Provisional Ballots Spoiled By Restrictive State Law, ACLU of Arizona Says
Group Issues New Voter Empowerment Card to Help Voters Avoid Trouble At The Polls; Urges Early Voting
FOR IMMEDIATE RELEASE
PHOENIX – A restrictive Arizona law helped invalidate thousands of ballots cast in the 2008 election, a new report by the ACLU of Arizona shows. The disfranchised voters, more than 13,000 of them, used provisional ballots, an option meant to help people who, for many reasons, wind up at the wrong precinct on Election Day. But Arizona law requires that even a provisional ballot be cast in the right precinct. All voters leave the polls expecting their ballots to be counted. But for one in every 10 Arizona voters who cast a provisional ballot in 2008, they didn’t.
The ACLU report, found here, which surveyed Maricopa, Pima, Pinal, Yavapai and Coconino counties, shows:
- There were 131,476 provisional ballots cast in 2008 in the five respective counties. Of those, 39,741 were spoiled. The number one reason that ballots were invalidated – with 13,467 spoiled ballots – was because they were cast in the wrong precinct.
- More than 10 percent of voters casting provisional ballots probably left the polling place feeling as if they had voted, when in fact their ballots were never counted.
- One of every 14 Maricopa County voters cast a provisional ballot in 2008. The county then rejected 29,531 provisional ballots, nearly a third of which might have counted had the voter been directed to the correct polling location.
- Those who voted with a provisional ballot in Pima County in 2008 had a greater than one-in-six chance that their votes did not count because they were cast in the wrong polling place.
“Arizona’s requirement disfranchises the very people provisional ballots are supposed to help,” said Alessandra Soler Meetze, executive director of the ACLU of Arizona. “Therefore, we are calling on lawmakers to rescind the requirement – but until it is, it will be up to voters to prevent wrong polling place rejections.”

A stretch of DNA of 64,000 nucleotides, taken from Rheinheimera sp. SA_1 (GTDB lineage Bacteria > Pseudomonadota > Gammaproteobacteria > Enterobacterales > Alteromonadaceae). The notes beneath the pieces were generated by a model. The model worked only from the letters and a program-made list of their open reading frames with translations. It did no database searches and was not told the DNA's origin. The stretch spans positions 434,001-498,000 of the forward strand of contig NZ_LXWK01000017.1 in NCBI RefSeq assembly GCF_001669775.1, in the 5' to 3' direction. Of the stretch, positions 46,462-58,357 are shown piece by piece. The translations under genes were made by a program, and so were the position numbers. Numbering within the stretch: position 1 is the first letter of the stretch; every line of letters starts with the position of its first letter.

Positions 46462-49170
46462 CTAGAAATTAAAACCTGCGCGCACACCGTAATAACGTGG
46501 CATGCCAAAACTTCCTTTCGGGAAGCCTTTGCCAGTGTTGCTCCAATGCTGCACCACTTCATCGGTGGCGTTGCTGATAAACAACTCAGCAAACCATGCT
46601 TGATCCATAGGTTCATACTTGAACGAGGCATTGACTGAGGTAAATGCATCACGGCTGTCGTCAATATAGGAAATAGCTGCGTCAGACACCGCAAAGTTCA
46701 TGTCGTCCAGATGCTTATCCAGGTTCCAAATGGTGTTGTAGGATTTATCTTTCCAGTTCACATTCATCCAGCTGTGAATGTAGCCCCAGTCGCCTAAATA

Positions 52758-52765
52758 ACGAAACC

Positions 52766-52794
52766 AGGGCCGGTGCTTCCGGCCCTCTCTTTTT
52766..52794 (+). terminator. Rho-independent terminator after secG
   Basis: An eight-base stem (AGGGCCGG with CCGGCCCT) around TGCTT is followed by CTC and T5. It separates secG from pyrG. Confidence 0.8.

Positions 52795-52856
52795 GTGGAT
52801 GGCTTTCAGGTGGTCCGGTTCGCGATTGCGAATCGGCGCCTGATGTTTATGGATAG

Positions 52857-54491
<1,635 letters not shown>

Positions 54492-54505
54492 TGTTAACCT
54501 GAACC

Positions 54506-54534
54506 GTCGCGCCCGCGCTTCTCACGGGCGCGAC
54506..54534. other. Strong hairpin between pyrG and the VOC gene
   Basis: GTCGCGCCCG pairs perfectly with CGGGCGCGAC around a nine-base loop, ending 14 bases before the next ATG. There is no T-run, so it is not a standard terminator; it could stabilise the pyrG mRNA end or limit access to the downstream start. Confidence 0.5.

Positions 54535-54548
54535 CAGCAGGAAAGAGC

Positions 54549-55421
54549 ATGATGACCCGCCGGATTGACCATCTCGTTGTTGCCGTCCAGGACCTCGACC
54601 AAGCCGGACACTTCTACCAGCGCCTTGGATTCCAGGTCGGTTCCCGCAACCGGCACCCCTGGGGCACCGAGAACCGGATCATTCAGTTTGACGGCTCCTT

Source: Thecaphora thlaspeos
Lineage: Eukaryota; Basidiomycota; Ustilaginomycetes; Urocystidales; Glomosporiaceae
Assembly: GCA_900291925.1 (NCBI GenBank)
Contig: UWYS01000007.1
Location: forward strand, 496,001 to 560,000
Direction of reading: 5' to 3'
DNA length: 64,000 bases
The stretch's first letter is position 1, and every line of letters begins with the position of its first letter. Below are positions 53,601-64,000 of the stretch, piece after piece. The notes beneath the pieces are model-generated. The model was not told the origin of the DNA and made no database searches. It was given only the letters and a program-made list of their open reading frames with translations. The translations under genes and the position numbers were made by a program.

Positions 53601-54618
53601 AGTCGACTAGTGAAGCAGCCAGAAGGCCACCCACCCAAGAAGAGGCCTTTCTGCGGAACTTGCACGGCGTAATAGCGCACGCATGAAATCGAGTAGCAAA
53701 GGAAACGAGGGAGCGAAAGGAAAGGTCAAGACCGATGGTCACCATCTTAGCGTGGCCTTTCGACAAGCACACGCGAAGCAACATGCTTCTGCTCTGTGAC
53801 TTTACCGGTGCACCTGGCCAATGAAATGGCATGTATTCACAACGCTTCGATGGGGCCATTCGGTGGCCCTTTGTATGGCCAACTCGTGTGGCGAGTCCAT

A recent nationwide study showed that while 30 states have laws similar to Arizona’s, 15 other states have rules that are less restrictive and allow voters to use provisional ballot in the way they were intended to be used.
In response to concerns raised in the report and to help alleviate problems at the polls, the ACLU Voting Rights Project also issued new Arizona-specific Voter Empowerment Cards that include tips on where to vote, what to bring to the polls and who to call to report Election Day problems. The cards can be downloaded at: acluaz.org/press_releases/Attachments/AZ_VEC_2010.pdf
The ACLU of Arizona is also urging people to make sure they’re registered by Monday, October 4 to vote in the November election, and to take advantage of early voting by requesting an early ballot by 5 p.m. on October 22nd.
“By remaining informed about precinct changes and the limits of provisional ballots, Arizonans can protect their right to vote and ensure their ballots are counted on Election Day,” added Laughlin McDonald, director of the ACLU Voter Rights Project.
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